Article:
Baby food giant Gerber Products Co. is suing the state Department of Health to be reinstated as an approved supplier to a nutrition-assistance program aimed at low-income women and children.
The lawsuit, filed last week in state Supreme Court in Albany County, accuses the department and Health Commissioner Nirav Shah of acting arbitrarily and “without lawful authority” in bouncing the company from the program.
The action means New York will have just one manufacturer supplying baby food to the program, Beech-Nut Nutrition Corp., which received more than $100 million in state and local incentives for a new, state-of-the-art factory near Amsterdam.
Gerber, headquartered in northern New Jersey, says it has participated in the federal-state nutrition program since 2009.
“At no time from 2009 through 2013 did DOH ever express any concerns with Gerber baby food products with regard to quality, price or any other matter,” the company says in its lawsuit.
The Special Supplemental Nutrition Program for Women, Infants and Children, known as WIC, provides vouchers to pregnant and nursing women to purchase food at retail prices from an approved list of products.
The program is administered on the federal level by the U.S. Department of Agriculture, which sets quality and nutritional standards for WIC-authorized products and provides grants for the food to all 50 states.
In New York, the Department of Health oversees WIC, identifying brands of foods and package sizes that meet the federal standards.
The approved products go on a list known as the Acceptable Foods Card. Foods are divided into categories such as milk, eggs and cheese, and under eggs, for instance, the card notes that large and medium white or brown eggs may be purchased but “high-cost specialty eggs,” including organic or free-range, may not.
Food manufacturers that want to be on the card submit their product information to the Department of Health, according to the Gerber complaint. “Nothing in the federal or state regulations provides that there must be only one brand of a particular type of product” on the card, the company says.
Like Gerber, Beech-Nut has participated in the program since 2009, according to the lawsuit, giving WIC participants a choice between the two companies’ baby foods in the categories of vegetables/fruits and meat.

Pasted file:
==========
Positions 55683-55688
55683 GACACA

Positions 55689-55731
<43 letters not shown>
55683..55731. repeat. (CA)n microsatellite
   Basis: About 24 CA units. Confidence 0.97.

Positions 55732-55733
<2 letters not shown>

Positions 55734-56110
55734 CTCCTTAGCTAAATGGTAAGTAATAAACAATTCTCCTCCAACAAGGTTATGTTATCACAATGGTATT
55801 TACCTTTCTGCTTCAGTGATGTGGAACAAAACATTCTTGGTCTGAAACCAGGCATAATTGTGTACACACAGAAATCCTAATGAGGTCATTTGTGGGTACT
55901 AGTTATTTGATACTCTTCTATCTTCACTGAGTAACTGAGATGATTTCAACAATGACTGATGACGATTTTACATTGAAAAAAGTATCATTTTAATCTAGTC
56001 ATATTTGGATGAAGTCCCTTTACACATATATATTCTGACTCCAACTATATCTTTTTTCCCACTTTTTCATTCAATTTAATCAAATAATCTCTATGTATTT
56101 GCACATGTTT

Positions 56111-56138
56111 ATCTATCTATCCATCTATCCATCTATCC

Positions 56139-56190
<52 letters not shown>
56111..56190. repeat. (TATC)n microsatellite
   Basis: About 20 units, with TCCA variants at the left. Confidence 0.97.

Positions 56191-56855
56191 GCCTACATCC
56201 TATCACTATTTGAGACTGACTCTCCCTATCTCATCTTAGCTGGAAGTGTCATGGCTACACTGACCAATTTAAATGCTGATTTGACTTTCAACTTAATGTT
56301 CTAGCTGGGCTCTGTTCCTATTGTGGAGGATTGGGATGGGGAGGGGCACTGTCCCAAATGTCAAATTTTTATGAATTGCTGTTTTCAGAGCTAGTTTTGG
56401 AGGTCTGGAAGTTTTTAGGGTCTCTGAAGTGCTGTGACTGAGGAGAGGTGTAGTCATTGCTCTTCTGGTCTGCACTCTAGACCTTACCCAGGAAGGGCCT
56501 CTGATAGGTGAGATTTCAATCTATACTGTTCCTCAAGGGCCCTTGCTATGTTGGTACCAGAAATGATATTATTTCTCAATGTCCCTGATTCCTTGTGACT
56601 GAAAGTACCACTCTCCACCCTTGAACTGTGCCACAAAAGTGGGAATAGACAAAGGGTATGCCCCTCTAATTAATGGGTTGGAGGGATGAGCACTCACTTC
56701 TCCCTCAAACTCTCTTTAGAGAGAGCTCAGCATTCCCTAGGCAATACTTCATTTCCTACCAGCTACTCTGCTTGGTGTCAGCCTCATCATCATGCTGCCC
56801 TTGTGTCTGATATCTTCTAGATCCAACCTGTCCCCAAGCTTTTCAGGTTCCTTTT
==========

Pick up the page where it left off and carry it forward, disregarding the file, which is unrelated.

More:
Gerber, founded in Michigan in 1928 and now part of Nestle SA of Switzerland, ranks No. 1 in U.S. baby food sales; Beech-Nut, part of Hero AG Group, also of Switzerland, is No. 2.
Mintel, a consumer research firm, pegged sales in the U.S. baby food and drink industry at $5.4 billion in 2012.
Gerber says that just before Thanksgiving last year, a letter arrived from the Department of Health advising that “it was denying authorization for the inclusion of Gerber products on the proposed 2014 Acceptable Foods Card.” According to Gerber, the letter talked broadly of program selection criteria, but “did not state that there were any concerns or issues with respect to nutrition standards or quality for Gerber products.” The company said it filed the lawsuit because the department’s decision “is final and binding.” Gerber contends WIC participants will be harmed if the decision is not overturned in court because they’ll lose their right to choose between Gerber and Beech-Nut products. And they prefer Gerber, the lawsuit says, citing a brand study conducted by an outside firm.
The company says it, too, will be harmed because WIC sales were expected to generate $4.98 million this year. Gerber said sales under the program totaled $5.17 million in 2013 and $5.37 million in 2012.
“With the removal of Gerber baby food from the Acceptable Foods Card, Beech-Nut is the sole remaining manufacturer of baby food on the Acceptable Foods Card, and WIC participants are left with only one option for baby food,” Gerber says in the lawsuit.
Beech-Nut, originally a producer of vacuum-packed ham, operated in the village of Canajoharie for more than a century before relocating some 20 miles east to the town of Florida Business Park off Route 5S.
State and local incentives, grants and tax breaks totaling $104.5 million kept the manufacturer in Montgomery County. Its new 600,000-square-foot, $124 million plant opened in 2010.
Production ended in early 2011 at the Canajoharie factory, which was badly damaged by flooding in 2006. That plant started producing baby food in 1931.
Last year, Beech-Nut had to pay a $1 million penalty for not meeting the new plant’s 2012 job quotas under a property-tax break. The company cited a drop in demand for baby food, due to a stagnant U.S. birth rate, for the slack hiring.
The Gerber lawsuit makes no mention of the Beech-Nut incentives.
Asked if Gerber thought it was bounced from WIC because of the Beech-Nut incentives, Gerber’s attorney, David Wukitsch of the Albany law firm McNamee, Lochner, Titus & Williams P.C., declined comment. “Gerber does not comment on pending litigation,” he said.
The Department of Health also had no comment in response to two emails that asked the same question.
“The Department of Health does not comment on pending litigation,” a spokeswoman wrote back.